Think of ways to get your name in front of people when they have nothing else to look at and aren’t likely to be nose-deep in their phones. (Good luck!) By tagging bathroom stalls, street posts, and various everyday objects with your stickers or posters, you’re giving new fans a chance to stumble upon your music when they're bored. (Just make sure you're not committing anything that could be categorized as vandalism.)
Put up flyers of your upcoming shows at every opportunity. Remind people that you’re there, even when you’re not, and they may just take the time to catch you when you are. If you have a bit of a budget, leave a download card, discount code, or anything else that shows you are up-to-speed with technology and willing to give your fans something of real value. Also, don’t forget – even at your own gigs, putting swag and promo materials in the bathroom can be very helpful.
6. Play in stores during peak hours
What better way to get people to buy your record than to perform for them at a popular retailer? Intimate pop-up shows are a great way to open the doors to the public. With high foot traffic running in and out of shops, you’re destined to get a few new fans. Enhance these efforts by handing out free music or merch, plus links to your website. Provide a memorable experience and people will remember it.
7. Ask your fans for help
Your biggest fans will be willing to help you, so encourage them to do so. Ask them to distribute posters for your upcoming shows in their area in exchange for free tickets. Create "share contests" on your social media profiles to help boost those numbers and tap into your superfans’ networks. Most people find out about new music through their friends, so look at these fans as a bridge to success!
Be conscious, however, about asking too much of your fans, and make sure that there is some sort of value exchange for them. The worst thing that could happen is that your fans feel you are using them and not getting something in return.
8. Become part of the scene
This might seem obvious, but hear me out. If you go only to your own shows, then you probably can’t expect others to come to yours. So get out onto the scene – head to shows for bands that you love, and network, network, network! Inviting people to listen to your music through email newsletters and social media is great, but nothing beats genuine and honest face-to-face connections. Talk to the smokers outside the bar, listen to and recommend other musicians, be supportive, and take part in community events.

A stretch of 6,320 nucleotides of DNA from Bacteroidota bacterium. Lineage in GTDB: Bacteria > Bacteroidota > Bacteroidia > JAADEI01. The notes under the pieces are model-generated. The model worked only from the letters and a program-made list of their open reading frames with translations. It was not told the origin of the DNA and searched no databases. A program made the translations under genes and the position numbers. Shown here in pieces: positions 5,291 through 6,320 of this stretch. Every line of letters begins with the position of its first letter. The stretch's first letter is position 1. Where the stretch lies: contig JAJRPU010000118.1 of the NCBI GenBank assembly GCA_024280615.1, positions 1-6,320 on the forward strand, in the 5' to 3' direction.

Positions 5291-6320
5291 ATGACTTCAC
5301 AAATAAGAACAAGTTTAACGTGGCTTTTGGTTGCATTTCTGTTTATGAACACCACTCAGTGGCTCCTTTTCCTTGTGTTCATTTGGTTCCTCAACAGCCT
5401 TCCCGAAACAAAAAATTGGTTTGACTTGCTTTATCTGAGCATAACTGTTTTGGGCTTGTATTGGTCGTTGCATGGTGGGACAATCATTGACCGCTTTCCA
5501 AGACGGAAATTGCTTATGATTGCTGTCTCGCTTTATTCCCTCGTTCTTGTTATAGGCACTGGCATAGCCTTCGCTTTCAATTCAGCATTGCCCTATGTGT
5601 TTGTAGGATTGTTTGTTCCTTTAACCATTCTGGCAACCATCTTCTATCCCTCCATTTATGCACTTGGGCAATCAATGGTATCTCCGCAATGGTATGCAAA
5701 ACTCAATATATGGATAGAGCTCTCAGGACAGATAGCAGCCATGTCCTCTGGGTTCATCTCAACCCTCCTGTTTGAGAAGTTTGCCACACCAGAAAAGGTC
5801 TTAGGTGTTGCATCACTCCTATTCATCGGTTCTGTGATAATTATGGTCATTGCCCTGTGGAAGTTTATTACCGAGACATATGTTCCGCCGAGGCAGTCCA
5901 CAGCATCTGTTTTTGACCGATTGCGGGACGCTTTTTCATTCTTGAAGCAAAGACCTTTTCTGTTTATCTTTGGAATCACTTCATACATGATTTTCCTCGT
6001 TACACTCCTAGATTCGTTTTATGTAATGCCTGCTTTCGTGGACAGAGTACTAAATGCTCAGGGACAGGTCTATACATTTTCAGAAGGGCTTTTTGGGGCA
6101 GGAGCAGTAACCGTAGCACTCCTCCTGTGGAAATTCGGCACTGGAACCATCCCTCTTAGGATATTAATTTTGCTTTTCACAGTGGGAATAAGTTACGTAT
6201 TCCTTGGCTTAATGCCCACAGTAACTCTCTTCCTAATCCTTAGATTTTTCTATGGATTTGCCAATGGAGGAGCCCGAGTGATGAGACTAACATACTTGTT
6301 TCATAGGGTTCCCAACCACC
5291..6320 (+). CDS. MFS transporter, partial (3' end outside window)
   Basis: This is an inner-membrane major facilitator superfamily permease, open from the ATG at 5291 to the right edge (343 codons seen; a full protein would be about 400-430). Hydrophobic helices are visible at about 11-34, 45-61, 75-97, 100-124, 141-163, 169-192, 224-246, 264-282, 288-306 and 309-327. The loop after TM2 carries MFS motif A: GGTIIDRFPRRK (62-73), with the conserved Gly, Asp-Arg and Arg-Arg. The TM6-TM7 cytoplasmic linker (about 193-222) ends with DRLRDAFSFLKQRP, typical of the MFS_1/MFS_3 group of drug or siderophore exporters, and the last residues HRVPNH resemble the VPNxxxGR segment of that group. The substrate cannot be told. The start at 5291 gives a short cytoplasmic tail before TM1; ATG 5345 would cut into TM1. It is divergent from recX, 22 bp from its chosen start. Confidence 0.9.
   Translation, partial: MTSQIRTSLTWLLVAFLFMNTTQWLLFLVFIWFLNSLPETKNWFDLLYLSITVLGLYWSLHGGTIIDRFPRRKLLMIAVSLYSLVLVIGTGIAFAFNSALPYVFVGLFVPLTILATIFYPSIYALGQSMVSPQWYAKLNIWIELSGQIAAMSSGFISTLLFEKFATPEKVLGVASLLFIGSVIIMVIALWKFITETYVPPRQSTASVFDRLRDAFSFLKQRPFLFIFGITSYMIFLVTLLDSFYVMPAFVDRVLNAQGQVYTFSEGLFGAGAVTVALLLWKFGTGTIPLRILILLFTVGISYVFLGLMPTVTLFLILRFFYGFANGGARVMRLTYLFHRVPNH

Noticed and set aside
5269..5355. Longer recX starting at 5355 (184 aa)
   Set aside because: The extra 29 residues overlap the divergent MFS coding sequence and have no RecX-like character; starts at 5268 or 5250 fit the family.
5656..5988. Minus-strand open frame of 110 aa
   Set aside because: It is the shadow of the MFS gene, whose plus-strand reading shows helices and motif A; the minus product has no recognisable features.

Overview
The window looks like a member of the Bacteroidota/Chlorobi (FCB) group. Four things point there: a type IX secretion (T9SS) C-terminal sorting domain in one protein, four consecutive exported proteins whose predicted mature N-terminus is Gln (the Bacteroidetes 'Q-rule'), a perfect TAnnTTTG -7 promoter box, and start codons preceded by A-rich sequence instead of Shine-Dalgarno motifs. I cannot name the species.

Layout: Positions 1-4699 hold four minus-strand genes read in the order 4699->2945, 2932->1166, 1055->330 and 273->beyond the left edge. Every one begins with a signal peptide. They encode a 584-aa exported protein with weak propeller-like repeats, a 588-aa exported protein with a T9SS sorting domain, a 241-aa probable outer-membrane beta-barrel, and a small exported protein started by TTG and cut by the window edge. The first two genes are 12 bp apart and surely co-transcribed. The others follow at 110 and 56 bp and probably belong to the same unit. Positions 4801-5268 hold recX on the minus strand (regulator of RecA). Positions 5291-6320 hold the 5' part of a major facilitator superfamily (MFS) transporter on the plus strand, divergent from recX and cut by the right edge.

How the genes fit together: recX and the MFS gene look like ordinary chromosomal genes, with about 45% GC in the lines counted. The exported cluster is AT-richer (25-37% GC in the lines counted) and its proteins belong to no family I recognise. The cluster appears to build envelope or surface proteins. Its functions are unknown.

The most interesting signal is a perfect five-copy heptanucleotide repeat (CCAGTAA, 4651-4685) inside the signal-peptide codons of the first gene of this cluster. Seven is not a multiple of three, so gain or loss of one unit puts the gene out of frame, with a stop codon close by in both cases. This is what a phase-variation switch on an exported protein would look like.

9. Speak up on issues
By chiming in on matters of social or political importance, you are providing a story to your fans on your beliefs and values. When done right, your opinions can be a great marketing opportunity, providing media outlets with a potential interview subject and further exposure on the matter – which will spill over to your band. This will attract like-minded fans, too. Be warned, however, that you must know your facts and speaking points before jumping into this one, or else it could be very embarrassing.
10. Blog more
Sharing your story is the most surefire way for you to gain and retain fans. People always want a look behind the scenes, and, with today’s technology, it’s never been easier for you to provide them with just that. Write blogs, take photos, and make videos – provide your fans with content they can sink their teeth into.
Also, share your opinions and real-world experiences. Tell your fans about life on the road, take a picture of your green room or backstage setup, or post a video giving them a look at what your daily life is like. Fans like bands they can relate to on a personal level outside of the music. Give them something to read, share, or watch, and they’ll be waiting patiently to see what comes next!
Sari Delmar is the founder and CEO of Audio Blood, Canada’s leading creative artist and brand marketing company. Through unique PR and promotional packages, Audio Blood continues to be on the cutting edge of music marketing and promotion. At the age of 24, Sari leads a team of 10 out of the company HQ in Toronto, has spoken at a number of music conferences and colleges, and sits on the Toronto Music Advisory Council. Read more from Sari at SariDelmar.com.
[Image by Patrick Swint]